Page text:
When a lark builds a nest, it builds it this big and sits ten meters in front of it. Since larks build nests in fields, you’d think they’d be easily found, but larks build them between fields, on perimeters. Ordinarily people cannot find them easily. You would not notice one even if you stood beside it. They are triangular; they make one side like this with two entrances, like this.

If you look at sparrows—you wonder who taught them—the male and female meet and make their nest and rear their young. The mother doesn’t eat what she brings, but gives it all to her baby birds. Who was it who taught her to feed them? Who could have explained that to her?

Hunting and fishing

Since I lived in a rural area, I used to catch many insects. I think there is no type I haven’t caught. There is also no type of animal I haven’t captured. Oh, no, that’s not right; I’ve never caught a tiger! I’ve caught everything from wild cats to rabbits and raccoons. Interestingly, I thought that these animals lived all alone, but they all had partners. They were all in pairs.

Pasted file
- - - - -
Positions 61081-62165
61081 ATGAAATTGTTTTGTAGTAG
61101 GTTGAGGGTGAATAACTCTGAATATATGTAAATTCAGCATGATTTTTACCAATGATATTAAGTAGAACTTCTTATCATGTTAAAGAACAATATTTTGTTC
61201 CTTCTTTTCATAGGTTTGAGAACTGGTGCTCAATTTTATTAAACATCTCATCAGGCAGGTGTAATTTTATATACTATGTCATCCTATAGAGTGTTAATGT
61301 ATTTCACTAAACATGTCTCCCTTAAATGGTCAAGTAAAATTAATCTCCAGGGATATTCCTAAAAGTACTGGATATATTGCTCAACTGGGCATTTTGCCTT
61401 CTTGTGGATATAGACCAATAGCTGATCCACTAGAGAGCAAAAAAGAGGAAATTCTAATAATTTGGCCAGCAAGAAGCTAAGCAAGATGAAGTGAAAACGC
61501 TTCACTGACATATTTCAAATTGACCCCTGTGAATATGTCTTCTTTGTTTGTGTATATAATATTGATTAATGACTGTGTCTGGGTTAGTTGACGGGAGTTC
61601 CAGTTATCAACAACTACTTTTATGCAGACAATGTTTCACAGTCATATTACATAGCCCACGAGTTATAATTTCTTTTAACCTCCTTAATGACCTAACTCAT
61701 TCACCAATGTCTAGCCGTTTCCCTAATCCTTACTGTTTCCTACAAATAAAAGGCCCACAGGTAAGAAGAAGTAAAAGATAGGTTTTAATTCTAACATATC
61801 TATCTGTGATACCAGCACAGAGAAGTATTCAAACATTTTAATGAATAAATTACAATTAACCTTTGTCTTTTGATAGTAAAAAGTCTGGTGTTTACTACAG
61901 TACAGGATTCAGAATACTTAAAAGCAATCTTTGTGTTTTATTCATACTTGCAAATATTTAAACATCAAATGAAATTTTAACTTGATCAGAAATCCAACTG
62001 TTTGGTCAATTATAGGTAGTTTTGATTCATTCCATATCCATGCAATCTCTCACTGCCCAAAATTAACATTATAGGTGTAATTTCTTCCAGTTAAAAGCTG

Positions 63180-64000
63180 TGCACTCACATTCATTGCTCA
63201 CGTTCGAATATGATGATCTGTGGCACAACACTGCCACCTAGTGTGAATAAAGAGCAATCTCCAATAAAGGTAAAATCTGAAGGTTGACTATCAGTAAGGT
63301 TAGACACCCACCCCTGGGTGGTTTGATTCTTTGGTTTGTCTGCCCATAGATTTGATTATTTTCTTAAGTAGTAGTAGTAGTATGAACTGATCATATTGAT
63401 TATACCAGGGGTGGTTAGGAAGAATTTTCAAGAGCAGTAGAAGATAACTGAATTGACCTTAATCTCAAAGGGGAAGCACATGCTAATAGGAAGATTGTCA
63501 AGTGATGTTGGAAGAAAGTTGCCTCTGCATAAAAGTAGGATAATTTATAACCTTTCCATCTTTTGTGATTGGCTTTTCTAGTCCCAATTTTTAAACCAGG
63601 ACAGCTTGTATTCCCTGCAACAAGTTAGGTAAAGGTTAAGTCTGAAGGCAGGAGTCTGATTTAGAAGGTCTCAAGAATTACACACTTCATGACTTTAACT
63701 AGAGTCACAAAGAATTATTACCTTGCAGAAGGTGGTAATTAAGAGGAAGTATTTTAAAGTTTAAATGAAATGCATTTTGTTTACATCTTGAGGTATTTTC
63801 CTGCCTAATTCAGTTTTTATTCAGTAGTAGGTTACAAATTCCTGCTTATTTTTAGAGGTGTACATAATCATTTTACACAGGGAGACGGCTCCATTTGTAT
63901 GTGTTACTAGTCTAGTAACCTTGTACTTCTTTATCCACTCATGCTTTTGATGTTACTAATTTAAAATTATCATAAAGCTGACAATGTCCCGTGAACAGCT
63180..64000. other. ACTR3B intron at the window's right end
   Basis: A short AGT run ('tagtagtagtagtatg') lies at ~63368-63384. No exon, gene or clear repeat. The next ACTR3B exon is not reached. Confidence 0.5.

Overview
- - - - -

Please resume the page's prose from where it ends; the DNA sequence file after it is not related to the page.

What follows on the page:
In those days, when it snowed, we went out even at night to a meadow several kilometers wide, to hunt for weasels. During the day, I often hunted rabbits. When there seemed to be no rabbits, I used village dogs as hunting dogs. I made them bark and track the rabbits, shouting, “Catch the rabbit from behind!” [Laughter]

The meat of a sparrow is very tasty. There isn’t any type of meat I haven’t tried. Do you know the water rail [a colorful marsh bird]? From water rails to pheasants and snakes—I have caught everything. I caught every kind of snake I ever saw, whether it was poisonous or not. When a poisonous snake bit me, I bit it back. [Laughter]

There are indeed many different kinds of bird’s eggs. When I wanted to try to eat a certain egg, I took one home, cooked it and ate it. [Laughter] I treated chicken eggs and all other bird eggs the same. No matter what eggs they were, they got the same treatment. 

To be continued next week.